Filling — A filling is what your dentist gives you to help restore a decayed or damaged tooth. The dentist will first remove the decay and clean the area and then fill the cleaned-out cavity with a filling material.
Fluoride Treatment and Supplements — Minerals are lost when acids, caused by bacteria, start to dissolve a tooth’s enamel (the hard, outer layer of your teeth). Fluoride treatments are applied to the outside of teeth. Fluoride supplements are digestible tablets. Both types of fluoride strengthen teeth and protect against decay.
Fluoride Varnish — Fluoride varnish is a pale-yellow gel that has a pleasant taste and fruity smell and is put on a child’s teeth using a soft brush to help protect against tooth decay.
Full or Partial Dentures — Dentures are a removable set of teeth that can make it easier to eat and speak. There are two main types of dentures: full and partial. Your dentist will help you choose the type of denture best for you.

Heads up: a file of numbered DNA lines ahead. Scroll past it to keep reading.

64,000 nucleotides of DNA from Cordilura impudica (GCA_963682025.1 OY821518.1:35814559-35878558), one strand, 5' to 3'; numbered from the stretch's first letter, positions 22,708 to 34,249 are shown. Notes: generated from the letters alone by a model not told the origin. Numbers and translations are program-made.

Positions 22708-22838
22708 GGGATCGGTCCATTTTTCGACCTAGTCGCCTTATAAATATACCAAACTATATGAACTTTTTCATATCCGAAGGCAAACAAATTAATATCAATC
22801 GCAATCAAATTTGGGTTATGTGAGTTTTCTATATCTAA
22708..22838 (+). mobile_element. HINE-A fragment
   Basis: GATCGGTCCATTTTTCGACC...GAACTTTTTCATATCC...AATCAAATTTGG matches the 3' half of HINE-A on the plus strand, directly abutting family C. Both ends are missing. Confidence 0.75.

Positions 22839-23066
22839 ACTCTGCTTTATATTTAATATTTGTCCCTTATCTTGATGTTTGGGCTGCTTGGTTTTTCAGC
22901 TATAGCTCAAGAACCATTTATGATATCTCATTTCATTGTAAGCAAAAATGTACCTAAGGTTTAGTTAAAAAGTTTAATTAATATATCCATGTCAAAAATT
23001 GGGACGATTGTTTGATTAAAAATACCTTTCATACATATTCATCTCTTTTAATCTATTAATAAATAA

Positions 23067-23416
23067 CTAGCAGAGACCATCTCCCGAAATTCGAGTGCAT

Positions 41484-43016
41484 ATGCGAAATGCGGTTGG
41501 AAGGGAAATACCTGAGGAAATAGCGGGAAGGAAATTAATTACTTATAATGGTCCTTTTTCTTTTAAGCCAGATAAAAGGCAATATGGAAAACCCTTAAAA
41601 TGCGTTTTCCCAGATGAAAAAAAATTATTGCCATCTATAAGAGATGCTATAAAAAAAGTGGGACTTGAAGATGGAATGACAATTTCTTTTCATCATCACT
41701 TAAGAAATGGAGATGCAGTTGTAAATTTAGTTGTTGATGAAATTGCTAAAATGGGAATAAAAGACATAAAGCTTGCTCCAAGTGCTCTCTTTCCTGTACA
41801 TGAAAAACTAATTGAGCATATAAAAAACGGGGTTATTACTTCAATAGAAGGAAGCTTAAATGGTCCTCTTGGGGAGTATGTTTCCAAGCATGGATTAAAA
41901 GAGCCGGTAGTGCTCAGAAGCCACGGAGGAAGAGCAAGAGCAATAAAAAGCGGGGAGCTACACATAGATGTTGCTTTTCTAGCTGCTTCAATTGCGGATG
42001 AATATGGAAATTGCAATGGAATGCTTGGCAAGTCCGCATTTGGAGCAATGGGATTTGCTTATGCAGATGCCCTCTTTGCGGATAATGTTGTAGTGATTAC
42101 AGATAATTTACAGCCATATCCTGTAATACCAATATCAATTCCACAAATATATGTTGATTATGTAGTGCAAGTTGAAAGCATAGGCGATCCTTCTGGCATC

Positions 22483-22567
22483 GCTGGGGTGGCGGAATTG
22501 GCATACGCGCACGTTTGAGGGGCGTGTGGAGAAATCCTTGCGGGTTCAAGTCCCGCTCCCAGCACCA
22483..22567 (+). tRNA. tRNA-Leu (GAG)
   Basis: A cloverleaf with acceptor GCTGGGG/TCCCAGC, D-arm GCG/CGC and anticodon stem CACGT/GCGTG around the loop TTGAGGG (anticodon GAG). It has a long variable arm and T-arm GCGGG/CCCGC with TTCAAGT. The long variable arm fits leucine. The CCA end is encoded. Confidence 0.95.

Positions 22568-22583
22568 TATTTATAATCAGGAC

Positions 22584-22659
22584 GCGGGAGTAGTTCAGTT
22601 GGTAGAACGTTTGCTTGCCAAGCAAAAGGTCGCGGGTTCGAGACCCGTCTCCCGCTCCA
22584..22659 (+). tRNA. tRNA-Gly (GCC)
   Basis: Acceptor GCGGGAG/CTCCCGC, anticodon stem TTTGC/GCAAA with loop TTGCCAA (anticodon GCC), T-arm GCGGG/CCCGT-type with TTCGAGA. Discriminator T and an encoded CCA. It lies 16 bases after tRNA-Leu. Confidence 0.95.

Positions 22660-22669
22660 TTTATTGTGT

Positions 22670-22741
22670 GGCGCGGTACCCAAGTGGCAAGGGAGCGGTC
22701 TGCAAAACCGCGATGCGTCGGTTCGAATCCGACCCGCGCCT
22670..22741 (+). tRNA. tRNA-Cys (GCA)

Molar Sealants — Sealants are liquid coatings painted on the chewing surface of teeth to prevent tooth decay. They harden into the grooves of your teeth, forming a shield over each tooth.
Root Canal — A root canal is the process of removing the damaged area of a tooth. The tooth is then disinfected, filled and sealed. Root canals are used to repair and save your tooth instead of removing it.
Scaling and Root Planing — Scaling and root planing is a cleaning to remove plaque and tartar that has created spaces between your gums and teeth. This cleaning helps remove bacterial toxins found in those deep spaces to help prevent periodontal disease.
Teeth Cleaning — A dentist and/or a hygienist cleans your teeth with several tools specially made to remove plaque and tartar in a process called scaling. They will finish up by polishing and flossing your teeth.
Tooth Removal — If a tooth is broken or damaged by decay, your dentist will try to fix it with a filling, crown or other treatment. Sometimes, though, there’s too much damage for the tooth to be repaired. In this case, the tooth needs to be removed.
X-Ray — An X-ray is a common imaging test used to help your dentist see your entire tooth including the root within the gums. X-rays help diagnose and treat tooth and gum conditions.
The Dental Industry
Dental Home — A dental home is a dental office where you and your child feel safe and comfortable going to. Regular visits allow you and your child to develop trust with the dental staff and reduce fear. It also gives the dentist a better chance to catch problems early on.